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MFA Photography, Video and Related Media Thesis Exhibition
June 20 - July 1
School of Visual Arts presents an exhibition of thesis projects by the MFA Photography, Video and Related Media class of 2016. Curated by faculty member Bonnie Yochelson, the exhibition is on view Monday, June 20, through Friday, July 1, at the SVA Chelsea Gallery, 601 West 26th Street, 15th floor, New York City.
Showcasing work in a variety of mediums—including photographic prints, videos, books and mixed-media installations comprised of furniture, wall hangings, monitors and sculpture—the exhibition represents the department’s commitment to diversity in form and content.
The thesis projects on view address a range of themes, including explorations of personal history, such as Nick Alciati’s recreated teenage bedroom, which serves to examine his experiments in gender fluidity; reflections on emigration and the culture of the artist’s home country, such as Ala d’Amico’s prints, which trace the nationalist history of Italian travertine marble; and commentary on contemporary political issues, such as New York City’s pre-AIDS gay culture in Patrick McNabb’s photographs of older men at former cruising sites.
Participating artists include Ki Hyuk Ahn, Nick Alciati, Lucy Chouquette, Ala d’Amico, Erin Davis, Hope Antonella Guzzo, Xiaoyang Jin, Jihoon Kim, Netta Laufer, Max C. Lee, Kelsey Lynn, Maria Pereyra Marquez, Patrick McNabb, Sara Meghdari, Dalai, Ooldouz Alaei Novin, Han Park, Maggie Parvaneh, Dana Stirling, Iris Xing and Alexander F. Yuan.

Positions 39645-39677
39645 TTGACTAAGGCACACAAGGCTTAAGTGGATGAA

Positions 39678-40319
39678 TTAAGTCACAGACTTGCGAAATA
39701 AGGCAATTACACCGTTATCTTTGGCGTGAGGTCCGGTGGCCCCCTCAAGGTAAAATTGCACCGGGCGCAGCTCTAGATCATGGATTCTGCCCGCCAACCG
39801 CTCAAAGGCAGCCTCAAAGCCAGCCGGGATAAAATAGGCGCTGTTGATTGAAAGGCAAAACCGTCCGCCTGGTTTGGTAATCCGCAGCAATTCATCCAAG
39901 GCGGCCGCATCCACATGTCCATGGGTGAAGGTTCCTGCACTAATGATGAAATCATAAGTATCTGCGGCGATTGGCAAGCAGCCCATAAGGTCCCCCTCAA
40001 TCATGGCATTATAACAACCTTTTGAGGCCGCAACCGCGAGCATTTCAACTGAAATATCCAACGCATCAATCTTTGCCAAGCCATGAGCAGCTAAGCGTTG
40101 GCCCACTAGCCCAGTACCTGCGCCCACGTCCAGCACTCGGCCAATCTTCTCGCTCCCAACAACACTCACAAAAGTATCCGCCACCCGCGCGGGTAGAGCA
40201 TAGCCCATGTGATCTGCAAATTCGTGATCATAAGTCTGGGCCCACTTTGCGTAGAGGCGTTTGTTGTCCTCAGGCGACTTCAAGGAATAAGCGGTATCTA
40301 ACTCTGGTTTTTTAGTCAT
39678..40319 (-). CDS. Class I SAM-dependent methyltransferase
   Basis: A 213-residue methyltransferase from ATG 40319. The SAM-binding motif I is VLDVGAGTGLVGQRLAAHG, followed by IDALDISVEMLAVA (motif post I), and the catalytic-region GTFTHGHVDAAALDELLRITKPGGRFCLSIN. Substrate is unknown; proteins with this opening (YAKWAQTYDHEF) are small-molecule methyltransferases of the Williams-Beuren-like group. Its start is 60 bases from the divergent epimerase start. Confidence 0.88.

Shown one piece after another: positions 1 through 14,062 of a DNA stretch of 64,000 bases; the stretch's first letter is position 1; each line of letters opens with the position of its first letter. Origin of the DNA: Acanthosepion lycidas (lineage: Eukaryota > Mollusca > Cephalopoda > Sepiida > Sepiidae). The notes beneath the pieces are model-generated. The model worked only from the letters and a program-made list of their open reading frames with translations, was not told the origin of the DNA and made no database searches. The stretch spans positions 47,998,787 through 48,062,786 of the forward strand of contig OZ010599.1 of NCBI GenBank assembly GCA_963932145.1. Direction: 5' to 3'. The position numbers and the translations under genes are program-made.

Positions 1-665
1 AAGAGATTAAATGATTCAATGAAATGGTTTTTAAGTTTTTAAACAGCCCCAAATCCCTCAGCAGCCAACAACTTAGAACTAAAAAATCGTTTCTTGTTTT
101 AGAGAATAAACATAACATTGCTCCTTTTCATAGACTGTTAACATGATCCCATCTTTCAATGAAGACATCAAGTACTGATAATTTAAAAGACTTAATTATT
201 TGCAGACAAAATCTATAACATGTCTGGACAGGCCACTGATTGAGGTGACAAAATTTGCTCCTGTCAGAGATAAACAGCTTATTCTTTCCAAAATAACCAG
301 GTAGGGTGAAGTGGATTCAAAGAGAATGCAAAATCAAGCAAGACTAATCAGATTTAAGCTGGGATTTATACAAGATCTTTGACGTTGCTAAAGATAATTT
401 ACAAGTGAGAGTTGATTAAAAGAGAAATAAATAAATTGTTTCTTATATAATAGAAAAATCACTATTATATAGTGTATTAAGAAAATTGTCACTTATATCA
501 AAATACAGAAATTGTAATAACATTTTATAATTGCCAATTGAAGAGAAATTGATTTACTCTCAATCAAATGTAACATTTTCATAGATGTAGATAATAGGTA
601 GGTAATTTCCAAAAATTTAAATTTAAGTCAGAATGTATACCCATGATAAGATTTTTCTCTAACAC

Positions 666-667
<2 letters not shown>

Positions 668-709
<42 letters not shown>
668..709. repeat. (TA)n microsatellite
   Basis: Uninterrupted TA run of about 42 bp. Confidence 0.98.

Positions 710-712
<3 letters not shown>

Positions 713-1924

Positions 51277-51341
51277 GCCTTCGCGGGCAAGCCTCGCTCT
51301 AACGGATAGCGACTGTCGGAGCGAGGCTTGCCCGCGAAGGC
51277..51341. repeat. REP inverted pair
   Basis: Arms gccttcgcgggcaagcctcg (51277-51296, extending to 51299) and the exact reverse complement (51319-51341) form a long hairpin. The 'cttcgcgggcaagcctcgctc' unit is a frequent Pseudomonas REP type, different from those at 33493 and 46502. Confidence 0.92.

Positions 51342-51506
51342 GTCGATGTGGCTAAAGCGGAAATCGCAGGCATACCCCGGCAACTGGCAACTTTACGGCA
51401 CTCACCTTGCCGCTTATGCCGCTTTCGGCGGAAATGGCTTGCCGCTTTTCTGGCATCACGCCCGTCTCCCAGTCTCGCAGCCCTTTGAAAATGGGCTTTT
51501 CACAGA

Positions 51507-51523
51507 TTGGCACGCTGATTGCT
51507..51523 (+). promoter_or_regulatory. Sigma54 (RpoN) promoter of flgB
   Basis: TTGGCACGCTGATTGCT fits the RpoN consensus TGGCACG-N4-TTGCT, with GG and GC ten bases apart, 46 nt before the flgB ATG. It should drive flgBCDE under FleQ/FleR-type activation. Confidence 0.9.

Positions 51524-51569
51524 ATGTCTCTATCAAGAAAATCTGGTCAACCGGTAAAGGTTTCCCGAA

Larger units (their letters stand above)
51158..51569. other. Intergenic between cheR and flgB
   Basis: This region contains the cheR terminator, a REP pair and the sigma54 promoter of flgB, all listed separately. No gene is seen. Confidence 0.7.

A screening of thesis projects will take place on Sunday, June 26, 2:00 – 6:30pm, at the SVA Theatre, 333 West 23rd Street. Participating artists include Yi Yi Lily Chan, Jiwon Choi, Sholeh Dalai, Forrest Davis, Quihui Gong, Kijin Jang, Jemma Koo and I Chuan Lee.
One of the first graduate programs to incorporate digital practice, MFA Photography, Video and Related Media is dedicated to the creative practice of both traditional and digital lens-based arts and to the integration of new theories, contexts and techniques of these ever-evolving media. Emphasizing the expansion of the photographic vocabulary, the department encourages students to challenge the current boundaries of their media and to look at the impact of design, video, hyper-media, and telecommunications and other electronic components on contemporary work in the field.